• Process Block - Script block that is executed for each object the function receives in the pipeline.
  • End Block - Script block that is executed at the end of function and/or after all objects have been processed by the pipeline.

I always prefer to start by naming my function with an approved Verb and give it a descriptive none plural noun so as to follow Microsoft PowerShell Cmdlet naming guidelines. To get a list of approved verbs we can just type in a PowerShell session Get-Verb. For this function we will use the Merge verb and for noun NessusReport. After naming the function a decide if I will use parameter sets. In the case of processing files I like to follow when possible the same 2 parameters used by most PowerShell core cmdlets of Path and LiteralPath where LiteralPath is the parameter that will accepts files from the pipeline using the Alias PSPath. So my parameters for this function would be:

  1. Report - Report that will server as the master report where all other reports will merge in to. Its options are:
    • Mandatory.
    • Accepts values from the pipeline by property name.
    • First position if parameter name not specified.
    • Validate that the file exists.
  2. OutFile - The file that will contain all merged ReportHost elements.
    • Mandatory.
    • Accepts values from the pipeline by property name.
    • Second position if parameter name not specified.
  3. Path - Relative path to the file we want to merge.
    • Mandatory.
    • Accepts values from the pipeline by property name.
    • First position if parameter name not specified.
    • Validate that the file exists.
    • Part of parameter set named "Path"
  4. LiteralPath - Full path to the file we want to merge.
    • Mandatory.
    • Accepts values from the pipeline by property name.
    • First position if parameter name not specified.
    • Validate that the file exists.
    • Part of parameter set named "LiteralPath"
    • Has alias of PSPath.
  5. ReportName - Name for the merged report that is shown when imported in to Nessus.
    • Optional

After planning the parameters they can be set in the function:

    Param
    (
        # Report that will server as the master report where all other reports
        # will merge in to
        [Parameter(Mandatory=$true,
                   ValueFromPipelineByPropertyName=$true,
                   Position=0)]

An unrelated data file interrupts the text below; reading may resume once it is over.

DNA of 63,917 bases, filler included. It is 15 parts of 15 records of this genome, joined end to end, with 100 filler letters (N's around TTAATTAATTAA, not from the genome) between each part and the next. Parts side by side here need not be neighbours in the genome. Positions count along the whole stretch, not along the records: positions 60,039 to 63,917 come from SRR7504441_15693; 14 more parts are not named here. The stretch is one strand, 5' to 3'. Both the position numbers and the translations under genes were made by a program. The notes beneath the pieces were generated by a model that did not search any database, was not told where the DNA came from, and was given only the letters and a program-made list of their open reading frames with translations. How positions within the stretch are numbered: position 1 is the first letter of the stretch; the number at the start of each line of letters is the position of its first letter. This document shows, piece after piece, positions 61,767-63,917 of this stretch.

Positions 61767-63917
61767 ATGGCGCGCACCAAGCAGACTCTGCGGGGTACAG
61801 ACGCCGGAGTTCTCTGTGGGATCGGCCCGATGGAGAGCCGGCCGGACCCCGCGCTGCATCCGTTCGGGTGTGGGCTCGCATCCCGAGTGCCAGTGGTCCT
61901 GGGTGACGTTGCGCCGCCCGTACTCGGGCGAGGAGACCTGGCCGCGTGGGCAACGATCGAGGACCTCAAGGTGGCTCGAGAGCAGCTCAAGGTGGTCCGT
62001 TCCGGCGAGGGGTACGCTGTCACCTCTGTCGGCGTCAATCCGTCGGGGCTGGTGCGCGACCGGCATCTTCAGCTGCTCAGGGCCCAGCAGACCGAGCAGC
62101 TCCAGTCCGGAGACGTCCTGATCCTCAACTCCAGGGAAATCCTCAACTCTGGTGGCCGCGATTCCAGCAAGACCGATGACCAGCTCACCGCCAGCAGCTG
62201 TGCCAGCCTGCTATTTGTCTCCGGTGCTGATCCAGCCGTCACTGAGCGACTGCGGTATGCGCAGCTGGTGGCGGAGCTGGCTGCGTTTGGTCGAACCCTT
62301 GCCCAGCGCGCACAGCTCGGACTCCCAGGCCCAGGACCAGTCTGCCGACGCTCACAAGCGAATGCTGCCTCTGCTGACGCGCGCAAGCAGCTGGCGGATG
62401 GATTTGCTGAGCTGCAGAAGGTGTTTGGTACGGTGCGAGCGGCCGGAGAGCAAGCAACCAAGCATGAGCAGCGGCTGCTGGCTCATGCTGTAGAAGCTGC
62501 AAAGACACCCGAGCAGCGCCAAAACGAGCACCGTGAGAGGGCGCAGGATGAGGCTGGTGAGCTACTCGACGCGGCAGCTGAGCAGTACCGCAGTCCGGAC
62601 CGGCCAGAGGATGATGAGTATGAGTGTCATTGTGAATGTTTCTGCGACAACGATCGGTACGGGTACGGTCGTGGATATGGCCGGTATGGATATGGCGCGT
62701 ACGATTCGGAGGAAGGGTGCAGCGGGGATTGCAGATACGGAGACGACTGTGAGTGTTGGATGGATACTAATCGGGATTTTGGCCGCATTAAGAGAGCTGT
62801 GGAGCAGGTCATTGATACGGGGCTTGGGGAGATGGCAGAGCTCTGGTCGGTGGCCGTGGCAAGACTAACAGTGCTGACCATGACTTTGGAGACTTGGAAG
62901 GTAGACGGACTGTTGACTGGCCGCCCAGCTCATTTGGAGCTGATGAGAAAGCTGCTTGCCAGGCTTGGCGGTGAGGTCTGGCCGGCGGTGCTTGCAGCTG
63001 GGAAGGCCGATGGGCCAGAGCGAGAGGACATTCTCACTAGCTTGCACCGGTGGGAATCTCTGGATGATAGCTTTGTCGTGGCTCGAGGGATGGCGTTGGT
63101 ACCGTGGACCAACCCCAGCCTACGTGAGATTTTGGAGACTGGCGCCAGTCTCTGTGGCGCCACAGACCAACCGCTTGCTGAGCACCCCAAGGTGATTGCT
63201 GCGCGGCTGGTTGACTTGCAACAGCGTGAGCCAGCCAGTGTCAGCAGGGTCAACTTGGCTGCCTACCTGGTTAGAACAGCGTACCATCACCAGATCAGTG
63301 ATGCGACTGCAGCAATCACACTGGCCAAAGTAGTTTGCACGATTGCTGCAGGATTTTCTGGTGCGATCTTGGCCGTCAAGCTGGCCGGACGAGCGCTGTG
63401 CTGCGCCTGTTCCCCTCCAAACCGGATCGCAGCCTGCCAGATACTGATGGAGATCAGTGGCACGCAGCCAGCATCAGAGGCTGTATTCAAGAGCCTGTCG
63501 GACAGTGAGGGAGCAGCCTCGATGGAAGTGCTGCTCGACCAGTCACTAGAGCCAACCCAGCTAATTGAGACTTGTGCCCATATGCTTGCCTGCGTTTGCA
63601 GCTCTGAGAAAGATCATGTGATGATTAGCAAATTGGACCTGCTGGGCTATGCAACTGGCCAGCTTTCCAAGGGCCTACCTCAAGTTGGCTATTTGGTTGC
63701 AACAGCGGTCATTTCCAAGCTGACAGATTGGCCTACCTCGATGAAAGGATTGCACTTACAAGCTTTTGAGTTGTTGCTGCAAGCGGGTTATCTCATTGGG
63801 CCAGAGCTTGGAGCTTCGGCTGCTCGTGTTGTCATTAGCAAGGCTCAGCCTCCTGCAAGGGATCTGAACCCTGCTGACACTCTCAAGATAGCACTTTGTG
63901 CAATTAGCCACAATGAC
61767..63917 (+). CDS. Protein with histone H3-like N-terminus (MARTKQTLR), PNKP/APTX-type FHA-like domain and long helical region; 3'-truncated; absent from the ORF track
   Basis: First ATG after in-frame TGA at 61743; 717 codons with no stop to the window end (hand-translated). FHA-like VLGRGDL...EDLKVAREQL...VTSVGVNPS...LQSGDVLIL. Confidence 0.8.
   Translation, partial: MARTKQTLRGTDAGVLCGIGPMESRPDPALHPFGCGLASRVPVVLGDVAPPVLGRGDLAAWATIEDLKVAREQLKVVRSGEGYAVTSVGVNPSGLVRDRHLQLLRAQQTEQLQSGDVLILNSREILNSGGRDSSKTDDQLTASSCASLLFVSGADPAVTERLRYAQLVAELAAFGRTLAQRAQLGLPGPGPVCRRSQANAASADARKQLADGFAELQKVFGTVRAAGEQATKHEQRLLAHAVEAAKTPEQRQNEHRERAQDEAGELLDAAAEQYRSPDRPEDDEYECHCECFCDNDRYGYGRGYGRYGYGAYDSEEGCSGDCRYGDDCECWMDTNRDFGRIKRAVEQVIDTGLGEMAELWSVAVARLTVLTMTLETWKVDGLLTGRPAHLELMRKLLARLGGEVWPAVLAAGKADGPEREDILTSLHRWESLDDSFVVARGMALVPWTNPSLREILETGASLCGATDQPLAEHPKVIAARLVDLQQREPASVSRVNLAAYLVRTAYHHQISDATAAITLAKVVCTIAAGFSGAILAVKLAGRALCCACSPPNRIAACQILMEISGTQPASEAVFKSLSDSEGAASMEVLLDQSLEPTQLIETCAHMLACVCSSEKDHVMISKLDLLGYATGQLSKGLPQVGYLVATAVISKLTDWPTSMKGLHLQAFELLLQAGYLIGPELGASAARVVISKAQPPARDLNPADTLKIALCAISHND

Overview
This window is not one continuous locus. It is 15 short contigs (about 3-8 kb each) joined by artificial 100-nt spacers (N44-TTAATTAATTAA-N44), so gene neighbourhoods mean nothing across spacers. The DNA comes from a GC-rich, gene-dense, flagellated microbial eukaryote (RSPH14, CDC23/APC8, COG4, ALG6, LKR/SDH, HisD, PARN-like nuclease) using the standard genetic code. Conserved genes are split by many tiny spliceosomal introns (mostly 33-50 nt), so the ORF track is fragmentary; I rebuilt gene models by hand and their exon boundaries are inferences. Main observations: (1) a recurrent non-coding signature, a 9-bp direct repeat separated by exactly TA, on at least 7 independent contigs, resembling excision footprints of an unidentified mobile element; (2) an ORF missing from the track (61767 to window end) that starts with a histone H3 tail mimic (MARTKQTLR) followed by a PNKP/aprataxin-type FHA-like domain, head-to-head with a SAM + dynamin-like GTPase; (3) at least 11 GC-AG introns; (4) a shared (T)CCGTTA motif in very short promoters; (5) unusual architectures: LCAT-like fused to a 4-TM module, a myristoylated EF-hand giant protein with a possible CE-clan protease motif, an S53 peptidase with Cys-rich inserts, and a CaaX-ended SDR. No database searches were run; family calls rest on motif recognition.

[ValidateScript({Test-Path -Path $_})]
        [string]
        $Report,

        # The file that will contain all merged ReportHost elements.
        [Parameter(Mandatory=$true,
                   ValueFromPipelineByPropertyName=$true,
                   Position=1)]
        [string]
        $OutFile,

        # Relative path to the file we want to merge.
        [Parameter(Mandatory=$true,
                   ValueFromPipelineByPropertyName=$true,
                   Position=2,
                   ParameterSetName = 'Path')]
        [ValidateScript({Test-Path -Path $_})]
        [string]
        $Path,

        # Full path to the file we want to merge.
        [Parameter(Mandatory=$true,
                   ValueFromPipelineByPropertyName=$true,
                   Position=2,
                   ParameterSetName = 'LiteralPath')]
        [ValidateScript({Test-Path -Path $_})]
        [Alias('PSPath')]
        [string]
        $LiteralPath,

        # Name for the merged report that is shown when imported in to Nessus.
        [Parameter(Mandatory=$true)]
        [string]
        $ReportName

    )

We can test the function and that the parameter sets are configured properly by using the Get-Help cmdlet:

Since we will be opening the master report only once to merge other reports in to it we will create the XMLDocument object in the Beguin block:

    Begin
    {
        [xml]$MainReport = Get-Content -Path $Report
    }

In the process block we will create the XMLDocument object for each of the files passed via the pipeline by selecting the proper parameter set and import the ReportHost elements from each file:

    Process
    {
        switch($PSCmdlet.ParameterSetName)
        {
            'Path' 
            { 
                Write-Verbose -Message "Merging $($Path) in to $($Report)"
                [xml]$Report2Merge = Get-Content -Path $Path
            }

            'LiteralPath' 
            {   
                Write-Verbose -Message "Merging $($LiteralPath) in to $($Report)"
                [xml]$Report2Merge = Get-Content -LiteralPath $LiteralPath
            }
        }

        $ReportHostsToAdd = $Report2Merge.NessusClientData_v2.Report.SelectNodes("ReportHost")
        foreach($ReportHost in $ReportHostsToAdd)
        {
            $Node = $MainReport.ImportNode($ReportHost, $true)
            $MainReport.NessusClientData_v2.Report.AppendChild($Node)
        }
    }

In the End block we resolve the path to the file we will save the data into and also set the name for the report if one is provided. Since the file does not exist we can not use the Resolve-Path cmdlet and need to use $ExecutionContext.SessionState.Path.GetUnresolvedProviderPathFromPSPath() method to resolve a full path and save the content to the file:

    End
    {
        if ($ReportName.Length -gt 0)
        {
            $MainReport.NessusClientData_v2.Report.name = $ReportName
        }

        $MergedFile = $ExecutionContext.SessionState.Path.GetUnresolvedProviderPathFromPSPath($OutFile)
        $MainReport.Save($MergedFile)
    }

We can now test the function by piping a list of files to it and provide the right parameters:

Hope you find this simple example useful. It can be expanded and more error handling can be added but I wanted to keep it simple.